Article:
“I think they’re sincere,” said Godfrey. “It is not just to gain points.”
Meanwhile, the Institute Library has faced aging facilities, including severe roof damage, and a recent radiator leak that flooded the second floor. In July, they received a $1.725 million grant from the state for renovations. This was a surprise, as it came years after president of the Institute Library’s board Maryann Ott submitted an appeal to Sen. Martin Looney.
Relations with public libraries
While the Institute Library celebrated its achievements, it was met with disgruntled murmurs from some New Haveners upset by the state’s choice to dedicate grant funding to a private library. Public libraries in New Haven have been unable to extend their hours to stay open on Sundays due to staffing and resource shortages.
Samantha Bailey, receptionist at the New Haven Free Public Library’s main Elm Street branch, was not familiar with the Institute Library, but emphasized that insufficient funds have been detrimental to public libraries.
“Libraries are good at optimizing funding,” explained Bailey. “The state thinks that libraries are capable of operating on minimal funding and thus doesn’t provide more.”
Bailey noted the importance of public libraries beyond servicing readers. 70 to 80 percent of visitors to the public library, she said, request tutors and social services or otherwise seek assistance with applications for IDs, legal pardon and I-90 permanent residence cards.
While staff members at the New Haven Public Library expressed disappointment in a lack of state funding for public libraries, employee Godfrey expressed support for the funding of Institute Library.
Godfrey especially commented on the Institute Library’s history, noting the attendance of Frederick Douglass.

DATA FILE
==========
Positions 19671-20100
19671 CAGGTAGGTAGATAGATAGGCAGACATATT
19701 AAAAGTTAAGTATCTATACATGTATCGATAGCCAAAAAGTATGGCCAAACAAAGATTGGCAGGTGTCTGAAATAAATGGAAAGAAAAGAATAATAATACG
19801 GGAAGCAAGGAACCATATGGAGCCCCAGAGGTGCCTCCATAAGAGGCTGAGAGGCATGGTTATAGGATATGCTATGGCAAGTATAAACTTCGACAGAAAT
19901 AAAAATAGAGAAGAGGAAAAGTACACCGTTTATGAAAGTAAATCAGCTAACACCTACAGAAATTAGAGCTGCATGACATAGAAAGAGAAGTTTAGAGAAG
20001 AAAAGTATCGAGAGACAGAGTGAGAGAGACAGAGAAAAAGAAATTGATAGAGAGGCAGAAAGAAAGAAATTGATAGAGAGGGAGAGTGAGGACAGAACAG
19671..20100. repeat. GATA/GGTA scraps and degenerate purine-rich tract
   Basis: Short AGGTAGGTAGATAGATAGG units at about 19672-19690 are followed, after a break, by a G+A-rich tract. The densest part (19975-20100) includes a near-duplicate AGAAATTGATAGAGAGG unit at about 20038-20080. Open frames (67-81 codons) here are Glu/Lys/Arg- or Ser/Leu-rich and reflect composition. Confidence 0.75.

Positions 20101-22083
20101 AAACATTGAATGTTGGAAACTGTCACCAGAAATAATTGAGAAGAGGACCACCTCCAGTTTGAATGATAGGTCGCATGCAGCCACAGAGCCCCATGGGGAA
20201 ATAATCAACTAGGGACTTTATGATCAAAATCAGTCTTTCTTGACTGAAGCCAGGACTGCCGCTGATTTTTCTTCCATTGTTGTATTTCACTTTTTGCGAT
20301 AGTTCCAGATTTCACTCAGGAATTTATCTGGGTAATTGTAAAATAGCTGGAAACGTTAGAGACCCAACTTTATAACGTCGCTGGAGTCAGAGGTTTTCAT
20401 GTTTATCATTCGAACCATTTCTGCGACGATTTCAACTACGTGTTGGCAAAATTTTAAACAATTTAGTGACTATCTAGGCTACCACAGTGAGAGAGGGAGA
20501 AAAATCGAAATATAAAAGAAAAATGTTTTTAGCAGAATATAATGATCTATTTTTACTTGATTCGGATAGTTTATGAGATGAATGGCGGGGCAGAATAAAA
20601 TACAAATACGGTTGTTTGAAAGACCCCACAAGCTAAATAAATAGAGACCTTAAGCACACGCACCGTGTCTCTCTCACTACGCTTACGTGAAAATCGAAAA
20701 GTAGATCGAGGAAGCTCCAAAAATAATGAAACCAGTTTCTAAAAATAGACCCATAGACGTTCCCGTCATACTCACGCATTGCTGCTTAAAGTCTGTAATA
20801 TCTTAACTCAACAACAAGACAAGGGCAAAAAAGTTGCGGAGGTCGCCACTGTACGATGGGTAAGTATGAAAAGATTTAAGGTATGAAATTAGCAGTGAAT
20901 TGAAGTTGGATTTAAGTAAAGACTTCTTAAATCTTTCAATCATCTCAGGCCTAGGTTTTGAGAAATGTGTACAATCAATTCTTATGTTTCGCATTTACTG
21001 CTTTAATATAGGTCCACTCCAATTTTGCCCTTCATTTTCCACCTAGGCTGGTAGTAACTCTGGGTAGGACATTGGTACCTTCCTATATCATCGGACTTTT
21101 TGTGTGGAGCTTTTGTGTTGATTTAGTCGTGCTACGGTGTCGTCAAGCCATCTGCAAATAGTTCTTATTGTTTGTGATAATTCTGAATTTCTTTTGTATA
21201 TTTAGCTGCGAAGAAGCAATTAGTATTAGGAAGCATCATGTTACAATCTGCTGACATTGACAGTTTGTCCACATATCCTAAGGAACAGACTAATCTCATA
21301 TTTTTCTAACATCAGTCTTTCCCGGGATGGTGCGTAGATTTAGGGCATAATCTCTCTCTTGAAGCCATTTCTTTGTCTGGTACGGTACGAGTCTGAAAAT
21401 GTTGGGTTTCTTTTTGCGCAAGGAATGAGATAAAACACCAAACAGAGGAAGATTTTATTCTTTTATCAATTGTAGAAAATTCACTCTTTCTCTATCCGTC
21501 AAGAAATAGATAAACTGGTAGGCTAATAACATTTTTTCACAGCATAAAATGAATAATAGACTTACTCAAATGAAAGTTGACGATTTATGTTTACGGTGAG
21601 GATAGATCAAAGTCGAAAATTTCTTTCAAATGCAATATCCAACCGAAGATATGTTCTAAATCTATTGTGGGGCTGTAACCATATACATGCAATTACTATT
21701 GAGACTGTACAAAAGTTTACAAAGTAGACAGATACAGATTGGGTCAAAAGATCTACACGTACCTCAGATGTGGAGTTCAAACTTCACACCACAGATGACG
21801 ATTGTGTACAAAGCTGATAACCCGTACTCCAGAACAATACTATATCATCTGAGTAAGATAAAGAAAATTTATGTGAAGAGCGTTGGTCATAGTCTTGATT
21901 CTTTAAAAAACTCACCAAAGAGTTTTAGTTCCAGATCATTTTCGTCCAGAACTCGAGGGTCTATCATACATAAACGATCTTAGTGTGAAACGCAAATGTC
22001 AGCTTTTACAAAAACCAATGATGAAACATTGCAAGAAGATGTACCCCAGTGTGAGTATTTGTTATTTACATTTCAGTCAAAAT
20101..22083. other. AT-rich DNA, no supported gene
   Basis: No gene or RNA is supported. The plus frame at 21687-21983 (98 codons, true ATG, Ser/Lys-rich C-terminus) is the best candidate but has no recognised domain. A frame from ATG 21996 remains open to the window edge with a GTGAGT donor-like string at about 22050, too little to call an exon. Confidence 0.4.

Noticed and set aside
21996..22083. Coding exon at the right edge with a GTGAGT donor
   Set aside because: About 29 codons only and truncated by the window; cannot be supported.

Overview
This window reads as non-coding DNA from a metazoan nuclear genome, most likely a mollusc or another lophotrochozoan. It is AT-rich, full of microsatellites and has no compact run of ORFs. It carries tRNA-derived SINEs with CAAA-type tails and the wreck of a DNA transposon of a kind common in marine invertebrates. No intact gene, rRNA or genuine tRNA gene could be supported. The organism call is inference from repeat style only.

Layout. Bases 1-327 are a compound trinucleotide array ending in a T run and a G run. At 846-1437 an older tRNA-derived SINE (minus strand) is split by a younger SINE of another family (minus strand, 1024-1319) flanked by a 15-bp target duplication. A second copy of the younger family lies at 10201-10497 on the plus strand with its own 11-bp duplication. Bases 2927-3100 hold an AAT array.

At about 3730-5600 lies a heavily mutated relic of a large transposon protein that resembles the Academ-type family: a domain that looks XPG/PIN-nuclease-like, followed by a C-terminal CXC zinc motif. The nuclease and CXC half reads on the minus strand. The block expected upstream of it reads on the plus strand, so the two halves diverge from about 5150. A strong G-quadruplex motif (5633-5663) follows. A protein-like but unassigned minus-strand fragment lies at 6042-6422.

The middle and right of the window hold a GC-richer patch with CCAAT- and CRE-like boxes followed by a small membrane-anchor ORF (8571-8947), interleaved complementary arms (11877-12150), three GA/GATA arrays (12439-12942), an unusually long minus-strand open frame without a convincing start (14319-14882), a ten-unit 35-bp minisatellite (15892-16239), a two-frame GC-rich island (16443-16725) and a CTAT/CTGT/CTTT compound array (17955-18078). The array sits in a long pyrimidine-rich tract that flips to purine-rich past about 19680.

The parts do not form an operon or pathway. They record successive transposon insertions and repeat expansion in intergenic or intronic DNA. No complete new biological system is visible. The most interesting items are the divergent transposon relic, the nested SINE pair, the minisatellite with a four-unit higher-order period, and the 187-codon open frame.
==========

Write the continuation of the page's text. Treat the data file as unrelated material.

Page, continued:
“They’ve got history,” said Godfrey. “Two hundred years. I think just as history, that legitimizes the funding.”
Similarly, Geertz emphasized the importance of preserving a historic landmark like the Institute Library. The building that holds the Institute Library is now a rare site in New Haven, as a relic that survived the Urban Renewal movement of the 1950s and 1960s, which laid waste to thousands of similar historical buildings.
A native New Havener, Geertz expressed nostalgia for the historic New Haven, before the city was excessively commercialized. As she spoke, she pulled out an old map of New Haven from the shelf behind her.
“This building is literally a jewel,” said Geertz. “If you go up and down Chapel Street or Whalley Avenue, or Dixwell Avenue, or Orange Street, or any of the commercial corridors of New Haven, buildings like this one were once the norm. And they simply are not anymore. It’s a crying shame. I mean, they’re beautiful.”
Janice Swiatek, executive director of the Library added that the Institute Library has a responsibility to continue its founding values.
“This has always been a place for open intellectual dialogue,” she said. “Frederick Douglass spoke here, and Dickens spoke here. Not supporting this building, where all the history happened, would really deplete the energy of the neighborhood.”
Further, Geertz stated that the renovation grant extends beyond protecting the Library’s physical infrastructure, but also to preserving the literature inside. For Geertz, the preservation and continuation of the Institute Library, a private collection, represents an essential safeguard from censorship.
“I don’t take for granted the existence of public libraries.” Geertz said. “Public funding can be taken away by the City Hall or the state. We are also seeing in the news that there are actors that work to close libraries because they feel that the stuff in the libraries is not to their political taste. We can’t be closed down by people like that, this is an independent organization.”
The current building on Elm Street was purchased by the Institute Library in 1848.
Correction, Jan. 23: A previous version of this article said that the institute library was located on Elm Street. In fact, it is located at 847 Chapel Street. The article has been updated to reflect this.